A response to Peter Gray: children who seem to direct play aren’t tyrants – about harmful narratives that marginalise neurodivergent play

Bunte Farbklekse und Farbverläufe mit viel Blau, Cyan, Magenta, Grün, Gelb, Rot, Schwarz und Weiß auf schwarzer Leinwand. Es handelt sich um bearbeitete Fotos von Bildern, die von einem jungen neurodivergenten Menschen gemalt wurden.

I’d like to share my thoughts on a specific part of this post by advocate and researcher Peter Gray. It’s a post where Peter Gray, whose work on play and child-lead learning has been invaluable, examines the dynamics between parents and young people when parents join play without actually enjoying it, with resistance to it. It’s an important topic and I won’t speak to most of it.

Because I think Peter Gray’s work is so important and – hopefully – influential – I’d like to focus on a few words Peter Gray used a an introduction to his latest post on his facebook page. Therein, he described kids who tell their parents what to say and do in play as „little tyrants“.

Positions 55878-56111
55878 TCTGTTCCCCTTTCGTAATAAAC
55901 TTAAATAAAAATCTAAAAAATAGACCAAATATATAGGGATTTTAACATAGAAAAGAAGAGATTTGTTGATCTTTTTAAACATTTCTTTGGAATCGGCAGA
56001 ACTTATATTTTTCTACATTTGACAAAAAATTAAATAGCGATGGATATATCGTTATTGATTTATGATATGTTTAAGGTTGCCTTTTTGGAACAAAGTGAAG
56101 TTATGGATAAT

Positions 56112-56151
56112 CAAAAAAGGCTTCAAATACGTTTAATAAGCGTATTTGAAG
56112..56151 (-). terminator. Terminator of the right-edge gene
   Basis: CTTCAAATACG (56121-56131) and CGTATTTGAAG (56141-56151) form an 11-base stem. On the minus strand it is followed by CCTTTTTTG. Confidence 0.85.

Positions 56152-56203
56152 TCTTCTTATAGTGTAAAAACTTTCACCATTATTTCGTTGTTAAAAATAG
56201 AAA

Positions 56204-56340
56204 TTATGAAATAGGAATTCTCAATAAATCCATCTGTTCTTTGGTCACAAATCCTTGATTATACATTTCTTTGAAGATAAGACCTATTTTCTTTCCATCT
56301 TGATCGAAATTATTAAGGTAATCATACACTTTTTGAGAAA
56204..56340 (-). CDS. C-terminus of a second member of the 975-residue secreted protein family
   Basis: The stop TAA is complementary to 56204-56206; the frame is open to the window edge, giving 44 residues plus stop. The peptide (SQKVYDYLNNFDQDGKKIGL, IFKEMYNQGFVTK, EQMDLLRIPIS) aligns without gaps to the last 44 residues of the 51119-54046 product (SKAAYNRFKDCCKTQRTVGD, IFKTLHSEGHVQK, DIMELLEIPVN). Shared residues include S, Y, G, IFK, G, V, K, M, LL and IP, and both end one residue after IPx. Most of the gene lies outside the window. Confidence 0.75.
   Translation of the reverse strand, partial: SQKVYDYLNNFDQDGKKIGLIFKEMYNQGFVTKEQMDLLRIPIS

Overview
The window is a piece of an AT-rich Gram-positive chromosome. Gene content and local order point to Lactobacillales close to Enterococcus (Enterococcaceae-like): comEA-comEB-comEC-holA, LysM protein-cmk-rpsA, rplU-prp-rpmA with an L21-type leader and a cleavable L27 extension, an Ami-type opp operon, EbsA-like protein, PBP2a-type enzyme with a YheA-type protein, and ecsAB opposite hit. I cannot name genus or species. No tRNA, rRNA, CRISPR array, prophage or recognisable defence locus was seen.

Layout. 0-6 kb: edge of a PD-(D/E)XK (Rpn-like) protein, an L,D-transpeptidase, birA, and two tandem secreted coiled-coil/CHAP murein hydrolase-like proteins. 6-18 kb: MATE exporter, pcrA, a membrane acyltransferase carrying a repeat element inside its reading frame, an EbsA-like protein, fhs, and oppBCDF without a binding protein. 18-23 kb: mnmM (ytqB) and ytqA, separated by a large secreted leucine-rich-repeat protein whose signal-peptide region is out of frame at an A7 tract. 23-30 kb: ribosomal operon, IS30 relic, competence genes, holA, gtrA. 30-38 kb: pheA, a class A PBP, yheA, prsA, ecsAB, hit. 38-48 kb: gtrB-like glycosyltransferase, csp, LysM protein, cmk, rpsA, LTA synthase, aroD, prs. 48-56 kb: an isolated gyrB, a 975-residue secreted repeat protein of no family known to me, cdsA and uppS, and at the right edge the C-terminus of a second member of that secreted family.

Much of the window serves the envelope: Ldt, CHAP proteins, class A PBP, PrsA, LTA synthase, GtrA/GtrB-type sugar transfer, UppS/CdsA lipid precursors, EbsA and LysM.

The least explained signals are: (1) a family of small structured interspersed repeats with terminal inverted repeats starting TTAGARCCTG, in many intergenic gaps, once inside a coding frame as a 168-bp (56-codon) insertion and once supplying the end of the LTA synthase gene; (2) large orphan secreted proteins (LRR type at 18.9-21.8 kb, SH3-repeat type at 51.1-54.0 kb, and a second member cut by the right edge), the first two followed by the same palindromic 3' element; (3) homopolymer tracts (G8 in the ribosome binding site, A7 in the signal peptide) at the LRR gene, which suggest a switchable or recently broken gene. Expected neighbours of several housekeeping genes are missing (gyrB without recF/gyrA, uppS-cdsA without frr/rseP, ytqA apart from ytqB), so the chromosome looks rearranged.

While I agree that joining with resistance and hold ups gets in the way of deeper connection and joy and is worth examining – something I talk a lot about in my own work – I object to the analysis that directing the way parents (and others) play is tyranny, as well as in the suggestion that this cannot lend itself to real play. I think such conclusions lack anti-discrimnatory information around various neurodivergent play modes and needs, around underlying sensory processing differences and neuromotor differences, around monotropic processing, around the need for predictability, around anxiety and constant experiences of overwhelm in a neuronormative world – and dehumanises the very real, beautiful and valid play needs of yong people in various neurominorities.

I’d urgently like for us to consider that most play cultures are neuronormative. In my work, I center neurodivergent play needs and cultures, and it’s my experience that most of us lack basic competences in creating safe space for truly neurodiverse play.

The way we learn to accommodate and foster play is centered around neuronormative play cultures.

Many neurodivergent young persons experience the world most intensely through play, and they need play to be foreseeable. In worlds that are constantly overwhelming, that overpower their sensory processing, that don’t meet their movement needs, that have little room for their access movements and neuromotor differences, play should be the one safe way to connect.